In use, when the power is turned on and the motor 90 is activated, the vibrating head 102, which is detachably coupled to the bonnet 132, vibrates the bonnet 132 and spins (rotates) the bottles about the axis of each of the holes 140 into which they are inserted to smoothly, uniformly, thoroughly, and homogeneously mix the nail polish or other liquids in the bottles without producing any detrimental air bubbles or foam. Advantageously, the soft elastomeric bonnet 132 cushions the bottles to prevent the bottles from breaking or being damaged and also provides an acoustical insulating absorber to quiet noises generated by the vibrating head 102 and motor 90.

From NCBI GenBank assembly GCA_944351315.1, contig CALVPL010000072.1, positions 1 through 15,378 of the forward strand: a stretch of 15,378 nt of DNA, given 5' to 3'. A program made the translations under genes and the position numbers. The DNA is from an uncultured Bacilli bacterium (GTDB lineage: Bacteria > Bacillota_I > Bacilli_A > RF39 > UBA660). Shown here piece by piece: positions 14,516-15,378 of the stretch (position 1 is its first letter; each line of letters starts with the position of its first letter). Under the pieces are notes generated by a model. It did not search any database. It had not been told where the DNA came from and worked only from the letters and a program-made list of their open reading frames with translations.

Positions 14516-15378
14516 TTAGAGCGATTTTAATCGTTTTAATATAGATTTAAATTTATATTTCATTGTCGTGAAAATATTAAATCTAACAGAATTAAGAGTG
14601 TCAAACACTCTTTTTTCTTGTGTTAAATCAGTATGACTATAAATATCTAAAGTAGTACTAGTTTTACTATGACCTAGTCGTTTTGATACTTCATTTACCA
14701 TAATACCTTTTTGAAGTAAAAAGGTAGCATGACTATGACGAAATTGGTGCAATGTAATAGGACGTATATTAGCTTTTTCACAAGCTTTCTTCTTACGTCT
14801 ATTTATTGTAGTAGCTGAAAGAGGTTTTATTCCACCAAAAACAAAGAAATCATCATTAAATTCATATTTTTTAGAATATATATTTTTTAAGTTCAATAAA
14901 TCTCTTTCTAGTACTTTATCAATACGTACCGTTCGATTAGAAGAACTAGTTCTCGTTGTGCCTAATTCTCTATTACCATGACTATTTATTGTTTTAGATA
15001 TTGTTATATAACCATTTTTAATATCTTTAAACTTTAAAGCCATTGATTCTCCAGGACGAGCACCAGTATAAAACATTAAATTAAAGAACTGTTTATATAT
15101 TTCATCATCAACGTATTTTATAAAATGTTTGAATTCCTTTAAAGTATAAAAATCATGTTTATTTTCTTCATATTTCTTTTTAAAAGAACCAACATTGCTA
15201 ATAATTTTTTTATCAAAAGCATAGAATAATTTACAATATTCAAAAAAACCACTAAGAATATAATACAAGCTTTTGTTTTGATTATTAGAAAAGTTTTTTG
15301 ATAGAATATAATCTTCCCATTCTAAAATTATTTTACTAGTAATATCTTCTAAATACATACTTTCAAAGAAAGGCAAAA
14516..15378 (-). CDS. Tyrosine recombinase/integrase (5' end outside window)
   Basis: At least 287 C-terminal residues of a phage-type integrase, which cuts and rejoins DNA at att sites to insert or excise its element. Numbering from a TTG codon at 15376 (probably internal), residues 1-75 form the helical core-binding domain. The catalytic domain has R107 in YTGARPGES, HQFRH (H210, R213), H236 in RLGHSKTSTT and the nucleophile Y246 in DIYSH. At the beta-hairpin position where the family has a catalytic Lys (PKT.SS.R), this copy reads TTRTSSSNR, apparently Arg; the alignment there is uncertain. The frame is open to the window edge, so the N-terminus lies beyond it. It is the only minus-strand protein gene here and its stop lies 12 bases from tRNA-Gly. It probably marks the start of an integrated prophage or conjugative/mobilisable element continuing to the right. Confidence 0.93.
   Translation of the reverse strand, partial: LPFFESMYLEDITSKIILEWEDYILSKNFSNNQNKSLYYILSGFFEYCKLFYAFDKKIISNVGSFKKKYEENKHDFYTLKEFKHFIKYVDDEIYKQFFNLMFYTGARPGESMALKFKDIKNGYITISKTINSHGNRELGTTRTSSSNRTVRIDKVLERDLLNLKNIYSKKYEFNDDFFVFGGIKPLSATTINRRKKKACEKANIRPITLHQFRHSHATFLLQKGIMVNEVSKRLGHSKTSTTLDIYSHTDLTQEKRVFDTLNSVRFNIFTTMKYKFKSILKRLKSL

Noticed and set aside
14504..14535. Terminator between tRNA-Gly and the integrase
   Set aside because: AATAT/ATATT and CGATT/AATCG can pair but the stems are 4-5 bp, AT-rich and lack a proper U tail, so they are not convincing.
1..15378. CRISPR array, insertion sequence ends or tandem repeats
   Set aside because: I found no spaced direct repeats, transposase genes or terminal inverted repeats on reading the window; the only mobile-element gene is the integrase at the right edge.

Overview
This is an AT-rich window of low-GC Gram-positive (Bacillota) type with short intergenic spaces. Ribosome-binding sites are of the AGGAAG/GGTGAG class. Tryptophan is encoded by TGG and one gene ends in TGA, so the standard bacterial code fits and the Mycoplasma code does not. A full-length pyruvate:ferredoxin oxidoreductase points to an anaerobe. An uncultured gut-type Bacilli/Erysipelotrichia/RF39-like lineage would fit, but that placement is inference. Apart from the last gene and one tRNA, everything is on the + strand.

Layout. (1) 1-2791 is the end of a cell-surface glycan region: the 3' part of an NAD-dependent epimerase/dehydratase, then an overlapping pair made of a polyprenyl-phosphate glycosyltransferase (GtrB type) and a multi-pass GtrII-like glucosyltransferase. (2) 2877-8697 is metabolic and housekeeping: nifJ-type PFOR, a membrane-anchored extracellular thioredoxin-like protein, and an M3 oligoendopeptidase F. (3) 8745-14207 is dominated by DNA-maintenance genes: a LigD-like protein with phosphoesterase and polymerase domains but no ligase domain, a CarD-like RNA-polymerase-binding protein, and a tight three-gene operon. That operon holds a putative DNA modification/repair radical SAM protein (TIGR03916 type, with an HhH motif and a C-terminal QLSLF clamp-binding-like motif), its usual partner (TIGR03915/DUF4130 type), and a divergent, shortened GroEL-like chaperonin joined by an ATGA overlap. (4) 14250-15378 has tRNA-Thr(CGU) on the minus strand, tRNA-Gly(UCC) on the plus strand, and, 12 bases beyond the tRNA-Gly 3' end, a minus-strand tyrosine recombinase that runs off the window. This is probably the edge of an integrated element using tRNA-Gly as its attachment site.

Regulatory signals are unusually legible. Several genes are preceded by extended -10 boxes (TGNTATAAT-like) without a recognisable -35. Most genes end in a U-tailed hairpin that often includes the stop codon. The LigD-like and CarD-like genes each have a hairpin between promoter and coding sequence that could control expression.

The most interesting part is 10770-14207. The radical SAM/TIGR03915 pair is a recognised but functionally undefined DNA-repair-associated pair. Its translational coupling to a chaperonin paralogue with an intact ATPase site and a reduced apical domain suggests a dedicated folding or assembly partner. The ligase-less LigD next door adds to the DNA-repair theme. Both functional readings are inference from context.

In the embodiment of FIGS. 1-5, the bonnet 132 is cylindrical with planar or flat, bottle-receiving top and bottom portions 142 and 143, a vertical, upright circular bottle-receiving sidewall 144, and upper and lower circular beveled edges 146 and 147 which intersect and connect the sidewall 144 to the top and bottom portions 142 and 143. There are four symmetrical bottle-receiving openings 148 or holes in the top portion and four symmetrical bottle-receiving openings or holes 150 in the sidewall 144. The bottle-receiving openings or holes 148 and 150 are positioned at an upward angle of inclination, ranging from 15 degrees to 75 degrees, preferably from 30 degrees to 60 degrees, and most preferably about 45 degrees, relative to the vertical axis of the bonnet 132 and the horizontal radial axis of the bonnet 132. The bonnet 132 holds up to eight jars of nail polish.
The bonnet 232 of FIGS. 7-10 is structurally and functionally similar to the bonnet 132 of FIGS. 1-6, except that it is taller and has 12 symmetrically aligned bottle-receiving openings or holes 250 in the sidewall 244.